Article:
The European Commission kept unchanged its economic forecast for moderate eurozone growth for this year and 2021 despite the impact of looming risks, especially the coronavirus.
In an interim 2020-21 outlook for gross domestic product (GDP) growth and consumer inflation for the 19 countries sharing the euro, the Commission said on Thursday (13 February) growth in the eurozone would remain at 1.2% this year and next, the same as in 2019.
“The outlook for 2020 and 2021 is unchanged … as more positive developments are counterbalanced by negative events elsewhere,” the EU’s executive said.
Speaking to reporters on Thursday, the Commissioner for Economy, Paolo Gentiloni, said that the “European economy continues to show resilience” and the slow growth continues driven by the domestic demand.
Still, he warned of the various risks looming on the horizon, especially the coronavirus, “a key downside risk”.
However, the Commission did not factor in the virus in its update of the growth forecast, as EURACTIV first reported on Wednesday.
Gentiloni said that it was “too soon to evaluate the impact”, and it will depend on the duration of the outbreak.
He admitted, however, that the coronavirus will have an effect on the European output, given the size of the Chinese economy, around 16% of the global GDP. He recalled that the Commission would update its economic outlook in May.
In regard to inflation, it is likely to accelerate slightly, the Commission said, because of the likelihood of higher oil prices and the effect of higher wages passing through to core prices.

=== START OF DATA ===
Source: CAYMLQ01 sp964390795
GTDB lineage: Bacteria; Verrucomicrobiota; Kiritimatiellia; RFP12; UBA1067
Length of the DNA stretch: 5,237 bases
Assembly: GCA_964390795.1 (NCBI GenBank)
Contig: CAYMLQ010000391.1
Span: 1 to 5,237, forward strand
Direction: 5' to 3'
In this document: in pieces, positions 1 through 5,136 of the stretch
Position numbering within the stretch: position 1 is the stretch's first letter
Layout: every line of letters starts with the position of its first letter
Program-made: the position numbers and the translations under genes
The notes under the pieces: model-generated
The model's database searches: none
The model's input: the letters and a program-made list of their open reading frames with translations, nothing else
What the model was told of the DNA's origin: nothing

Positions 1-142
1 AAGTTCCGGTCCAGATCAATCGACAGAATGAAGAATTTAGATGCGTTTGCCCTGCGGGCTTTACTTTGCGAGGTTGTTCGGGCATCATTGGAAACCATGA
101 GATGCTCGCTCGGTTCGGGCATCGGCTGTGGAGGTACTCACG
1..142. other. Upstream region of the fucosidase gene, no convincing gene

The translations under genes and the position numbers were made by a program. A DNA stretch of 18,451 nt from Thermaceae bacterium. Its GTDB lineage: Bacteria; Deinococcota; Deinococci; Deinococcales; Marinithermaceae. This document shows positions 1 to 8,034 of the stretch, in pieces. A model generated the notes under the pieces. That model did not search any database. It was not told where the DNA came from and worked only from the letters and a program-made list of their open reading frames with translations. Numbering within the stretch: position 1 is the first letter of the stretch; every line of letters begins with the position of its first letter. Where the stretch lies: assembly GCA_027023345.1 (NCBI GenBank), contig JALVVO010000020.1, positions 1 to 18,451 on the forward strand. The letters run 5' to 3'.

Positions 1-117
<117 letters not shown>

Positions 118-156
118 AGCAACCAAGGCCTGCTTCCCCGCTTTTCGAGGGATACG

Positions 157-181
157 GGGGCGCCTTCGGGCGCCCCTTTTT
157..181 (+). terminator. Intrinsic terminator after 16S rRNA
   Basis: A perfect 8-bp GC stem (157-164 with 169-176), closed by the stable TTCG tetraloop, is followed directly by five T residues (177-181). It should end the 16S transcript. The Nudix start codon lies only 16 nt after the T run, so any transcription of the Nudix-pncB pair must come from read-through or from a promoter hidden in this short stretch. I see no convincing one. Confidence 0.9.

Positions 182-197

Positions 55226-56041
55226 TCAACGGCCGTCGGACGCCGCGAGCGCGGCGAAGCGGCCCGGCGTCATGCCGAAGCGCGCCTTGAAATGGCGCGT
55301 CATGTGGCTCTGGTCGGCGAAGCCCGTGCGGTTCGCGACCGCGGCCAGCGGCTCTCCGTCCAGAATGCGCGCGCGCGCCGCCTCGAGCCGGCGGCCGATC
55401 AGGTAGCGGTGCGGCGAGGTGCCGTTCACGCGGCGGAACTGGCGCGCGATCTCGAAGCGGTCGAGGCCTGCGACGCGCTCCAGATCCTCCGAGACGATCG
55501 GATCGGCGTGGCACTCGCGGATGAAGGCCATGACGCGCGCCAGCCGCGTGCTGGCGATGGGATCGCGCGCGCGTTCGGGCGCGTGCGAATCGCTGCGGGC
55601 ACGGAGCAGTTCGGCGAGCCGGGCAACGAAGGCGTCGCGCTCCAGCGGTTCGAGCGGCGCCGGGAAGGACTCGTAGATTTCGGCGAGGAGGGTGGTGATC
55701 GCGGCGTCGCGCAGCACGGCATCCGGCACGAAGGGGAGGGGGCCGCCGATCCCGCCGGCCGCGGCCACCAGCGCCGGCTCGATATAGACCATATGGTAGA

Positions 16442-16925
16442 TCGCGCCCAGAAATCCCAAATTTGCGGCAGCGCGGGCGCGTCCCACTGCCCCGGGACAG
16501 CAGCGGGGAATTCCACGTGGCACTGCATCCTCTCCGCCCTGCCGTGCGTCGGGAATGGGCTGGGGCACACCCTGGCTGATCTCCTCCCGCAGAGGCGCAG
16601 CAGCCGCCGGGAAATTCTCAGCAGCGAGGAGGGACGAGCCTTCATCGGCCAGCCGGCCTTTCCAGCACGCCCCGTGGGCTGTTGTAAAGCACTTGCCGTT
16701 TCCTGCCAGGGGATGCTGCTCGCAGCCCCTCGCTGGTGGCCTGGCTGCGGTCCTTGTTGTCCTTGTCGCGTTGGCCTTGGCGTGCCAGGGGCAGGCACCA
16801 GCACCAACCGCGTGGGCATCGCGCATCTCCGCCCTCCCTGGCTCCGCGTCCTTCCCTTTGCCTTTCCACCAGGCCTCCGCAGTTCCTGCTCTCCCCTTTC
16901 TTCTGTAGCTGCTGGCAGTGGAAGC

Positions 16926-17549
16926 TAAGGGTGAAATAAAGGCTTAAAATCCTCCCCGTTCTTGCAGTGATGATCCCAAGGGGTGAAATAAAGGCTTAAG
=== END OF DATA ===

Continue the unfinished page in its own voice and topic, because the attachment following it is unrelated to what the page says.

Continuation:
The Commission raised its forecast for consumer price growth to 1.3% in 2020 and 1.4% in 2021 from 1.2% and 1.3%, respectively, predicted last November.
The European Central Bank wants to keep inflation below, but close to 2% over the medium term, and has been buying government bonds on the secondary market to inject more cash into the banking system and stimulate lending.
“Still, domestic price pressures are expected to build up only slowly as firms are likely to continue tolerating lower profit margins,” the Commission said.
The EU executive said that while the first phase of a trade deal between the United States and China helped reduce risks to some extent, the spread of the coronavirus added more uncertainty to the economic outlook.
“The baseline assumption is that the outbreak peaks in the first quarter, with relatively limited global spillovers. The duration of the outbreak, and of the containment measures enacted, is a key downside risk,” the Commission said.
“The longer it lasts, the higher the likelihood of knock-on effects on economic sentiment and global financing conditions,” it said.
The Commission also said that while trade relations between the EU and the United Kingdom, which left the bloc on 31 January, were governed by the transition period agreement until the end of the year, there was “considerable uncertainty” as to what trade deal, if any, would be in place from the start of 2021.
Among the other risks, Gentiloni also mentioned the policy uncertainty in member states, and geopolitical risks, especially in Latin America and the Middle East.
[Edited by Zoran Radosavljevic]